Building Industry Responded Creatively to Mortgage Restrictions
Toronto—Debbie Cosic is the president of In2ition Realty, an international real estate sales and marketing company that handles land acquisition, product design, sales, and property management for new homes and condos.
Cosic witnessed the effects of the 2012 mortgage restrictions on pre-construction sales, and is glad to see that alternatives have sprung up over the past year and a half.
“We’ve been forced to be innovative, to find and implement original ways of financing purchases,” she said. “For us, the mortgage restrictions not only took many investors out of the market, it also affected first-time buyers negatively.”
The tightening of the lending guidelines presented particular difficulty during the sales process for pre-construction condos.
“At occupancy, we found that buyers who had initially been qualified and had a mortgage commitment in place were met with a demand for higher deposits by the banks. This created hardships for some of our buyers who had to scramble to obtain further funds,” Cosic said.
Slowing Canadian investor activity caused In2ition to open an office in Hong Kong courting Asian buyers interested in the GTA condo market. Canada is considered a primary investor market for international buyers.
Mortgage brokerages like Inspired Mortgage Management Solutions (IMMS) recognized a need in the industry to provide purchasers with additional financial support. Not only does IMMS help buyers access alternate funding sources like credit unions, monoline lenders, and private mortgage investments, their specialized brokerage assists developers by monitoring long-term purchaser eligibility. This offering is especially useful for pre-construction condo projects that don’t close for two to three years after sales start.
After the changes of summer 2012, Cosic saw some banks limiting the number of first-time homebuyers eligible for the CMHC-insured 5 percent deposit program per condo development.
“The federal government has created their own quagmire,” said Cosic. She notes that these restrictions have forced some potential condo buyers into the low-rise market further outside the GTA, where deposits are usually 10 percent of the purchase price versus the 20-25 percent needed in the condo market.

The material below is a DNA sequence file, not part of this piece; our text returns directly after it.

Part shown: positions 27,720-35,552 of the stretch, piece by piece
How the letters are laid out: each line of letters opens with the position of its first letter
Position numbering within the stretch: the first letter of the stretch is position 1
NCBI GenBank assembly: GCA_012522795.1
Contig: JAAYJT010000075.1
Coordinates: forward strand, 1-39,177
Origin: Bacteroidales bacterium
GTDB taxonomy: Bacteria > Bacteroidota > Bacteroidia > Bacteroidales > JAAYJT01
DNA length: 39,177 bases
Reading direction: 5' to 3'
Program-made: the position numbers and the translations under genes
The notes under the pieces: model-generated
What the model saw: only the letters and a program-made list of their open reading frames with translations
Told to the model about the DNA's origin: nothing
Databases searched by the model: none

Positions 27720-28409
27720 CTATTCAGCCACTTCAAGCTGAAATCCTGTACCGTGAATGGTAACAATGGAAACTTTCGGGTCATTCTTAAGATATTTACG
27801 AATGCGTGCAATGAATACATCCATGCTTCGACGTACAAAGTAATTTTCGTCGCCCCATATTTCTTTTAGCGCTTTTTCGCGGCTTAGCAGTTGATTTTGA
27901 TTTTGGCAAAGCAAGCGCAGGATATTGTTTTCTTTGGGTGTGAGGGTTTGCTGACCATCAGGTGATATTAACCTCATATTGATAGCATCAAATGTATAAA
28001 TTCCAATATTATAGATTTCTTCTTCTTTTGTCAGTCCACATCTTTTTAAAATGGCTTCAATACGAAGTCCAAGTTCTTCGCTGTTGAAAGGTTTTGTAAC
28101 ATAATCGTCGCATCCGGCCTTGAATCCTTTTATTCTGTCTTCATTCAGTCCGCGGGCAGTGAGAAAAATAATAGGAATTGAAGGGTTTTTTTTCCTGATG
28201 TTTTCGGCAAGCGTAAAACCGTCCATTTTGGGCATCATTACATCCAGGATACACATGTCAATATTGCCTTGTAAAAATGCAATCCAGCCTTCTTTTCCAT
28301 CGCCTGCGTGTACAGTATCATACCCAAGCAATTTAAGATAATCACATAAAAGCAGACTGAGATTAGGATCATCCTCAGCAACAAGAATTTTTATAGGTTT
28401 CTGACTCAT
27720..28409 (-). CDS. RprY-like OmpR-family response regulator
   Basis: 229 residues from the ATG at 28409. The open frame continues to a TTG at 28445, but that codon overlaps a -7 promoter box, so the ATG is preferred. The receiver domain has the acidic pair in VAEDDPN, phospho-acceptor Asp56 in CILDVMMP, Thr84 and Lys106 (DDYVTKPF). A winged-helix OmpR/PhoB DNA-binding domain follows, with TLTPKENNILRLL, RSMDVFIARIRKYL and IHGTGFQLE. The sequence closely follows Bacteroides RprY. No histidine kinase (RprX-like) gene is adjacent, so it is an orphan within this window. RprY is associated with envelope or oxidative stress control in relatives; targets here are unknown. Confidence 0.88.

”Many of our low-rise projects farther out of the city are selling very well. Wherever we have opened, the sales have been rapid due to the demand and the financial advantages,” Cosic said.
It seems that the province’s intention is to curb sprawl, reduce commuting, and save our tax dollars by making good use of existing infrastructure by encouraging intensification. However, the federal government’s mortgage rules are only making it easier to buy further out of the urban core.
“Many of our consumers want to live in the core of the city, but they can’t afford it,” said Cosic.
“Why can’t a young couple, both earning $35-$40K with a combined income of $70-$80K, afford a home?” she asks. “Why can’t the government offer a rent-to-own program that is easily accessible for developers to tap into?”
Cosic thinks countries like Singapore could be a source of inspiration.
Singapore is an island with land supply issues that make Toronto’s look rather trivial. Around 80 percent of Singaporeans live in Home Ownership flats (we’d call these condos). The government there offers considerable grants, the highest being in the C$48,000 range for a couple with kids, in order to support affordable home ownership.
Programs that support affordable home ownership are a hand up not a handout.
Non-profit lenders like Trillium Housing are offering homebuyers an interest-free second mortgage in order to reduce their monthly mortgage costs and avoid costly CMHC insurance. Trillium’s system uses “shared-appreciation”—the mortgage amount appreciates at the rate of the home and is repaid only when the home is sold.
This system allows people with modest incomes to build equity in their homes. So far Trillium and programs like it receive little or no funding from any level of government.